How Bank of America is prepping for a data breach

To understand how information moves through a company and all its associated business partners, mapping data's journey through the business supply chain can help pinpoint weakness or areas where it may be easier for outsiders to access data.

These data maps include where hand-offs and data exchanges to outside partners occur, said Ed McAndrew, assistant U.S. attorney at the U.S. attorney's office for the district of Delaware. Mr. McAndrew was speaking at the ALM cyberSecure conference in New York earlier this week, according to the Wall Street Journal. Mr. McAndrew likened these data maps to the Marauder's Map of the Harry Potter series which shows where people are at all times, and when they are moving.

According to the WSJ, Bank of America creates these data maps — and requires them from all third party partners and vendors — to have an overarching view of data movement. JoAnn Carlton, general counsel for Bank of America, also was speaking at the conference and said she would stop working with third-party partners like vendors and suppliers if they don't assume responsibility for the bank's data when it goes through their systems.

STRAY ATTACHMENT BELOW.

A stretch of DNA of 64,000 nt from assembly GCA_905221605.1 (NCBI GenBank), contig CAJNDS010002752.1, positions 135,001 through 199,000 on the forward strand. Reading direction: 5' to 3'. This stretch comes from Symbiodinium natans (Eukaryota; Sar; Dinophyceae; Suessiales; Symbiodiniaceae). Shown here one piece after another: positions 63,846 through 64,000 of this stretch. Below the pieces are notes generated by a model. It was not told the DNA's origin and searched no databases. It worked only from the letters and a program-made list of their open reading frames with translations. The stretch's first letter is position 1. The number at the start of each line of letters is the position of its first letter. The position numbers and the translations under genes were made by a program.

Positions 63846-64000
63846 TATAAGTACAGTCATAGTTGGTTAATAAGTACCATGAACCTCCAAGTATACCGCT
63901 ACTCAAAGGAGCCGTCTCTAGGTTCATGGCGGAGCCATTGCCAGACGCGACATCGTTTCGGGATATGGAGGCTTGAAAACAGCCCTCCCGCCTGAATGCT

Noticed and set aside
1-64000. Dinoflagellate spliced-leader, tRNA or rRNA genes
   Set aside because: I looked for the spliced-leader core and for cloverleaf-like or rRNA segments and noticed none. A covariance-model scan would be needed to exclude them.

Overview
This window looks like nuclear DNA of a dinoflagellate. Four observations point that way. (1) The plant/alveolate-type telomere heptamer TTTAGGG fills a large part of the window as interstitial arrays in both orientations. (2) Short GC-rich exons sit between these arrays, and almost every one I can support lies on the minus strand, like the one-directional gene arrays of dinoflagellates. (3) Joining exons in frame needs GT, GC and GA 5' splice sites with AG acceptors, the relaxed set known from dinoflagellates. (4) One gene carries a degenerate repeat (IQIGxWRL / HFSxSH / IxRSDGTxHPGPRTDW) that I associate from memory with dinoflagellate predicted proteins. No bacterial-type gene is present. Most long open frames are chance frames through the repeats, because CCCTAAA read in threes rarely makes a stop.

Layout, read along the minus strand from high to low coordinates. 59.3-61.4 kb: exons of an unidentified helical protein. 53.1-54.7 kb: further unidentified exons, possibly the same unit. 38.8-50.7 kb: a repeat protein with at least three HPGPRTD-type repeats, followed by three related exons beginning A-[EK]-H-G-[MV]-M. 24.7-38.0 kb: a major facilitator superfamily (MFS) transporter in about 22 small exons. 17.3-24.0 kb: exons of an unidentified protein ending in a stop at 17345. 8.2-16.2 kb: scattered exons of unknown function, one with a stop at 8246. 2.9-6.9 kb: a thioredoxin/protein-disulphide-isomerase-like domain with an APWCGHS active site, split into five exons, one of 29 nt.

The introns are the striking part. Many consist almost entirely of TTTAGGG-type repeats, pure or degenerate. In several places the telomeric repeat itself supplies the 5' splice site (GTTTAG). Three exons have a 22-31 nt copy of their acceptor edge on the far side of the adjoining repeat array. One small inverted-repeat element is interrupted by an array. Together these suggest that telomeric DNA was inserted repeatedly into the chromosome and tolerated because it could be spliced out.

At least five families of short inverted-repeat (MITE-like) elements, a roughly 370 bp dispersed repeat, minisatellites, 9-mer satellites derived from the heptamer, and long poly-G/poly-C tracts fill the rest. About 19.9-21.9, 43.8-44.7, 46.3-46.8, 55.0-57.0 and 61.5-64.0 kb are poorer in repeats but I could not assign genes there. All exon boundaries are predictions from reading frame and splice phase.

"I was called into a meeting where a vendor didn't want liability in the contract," Ms. Carlton said at the conference. "My first question was what data of ours do they have access to. If it's [personally identifiable information], we're walking away."

More articles on data breaches:

90% of non-health industries experience PHI breaches: 6 things to know
VA to Congress: Cybersecurity & data breach update
UW Medicine reaches $750,000 HIPAA settlement for 2013 breach

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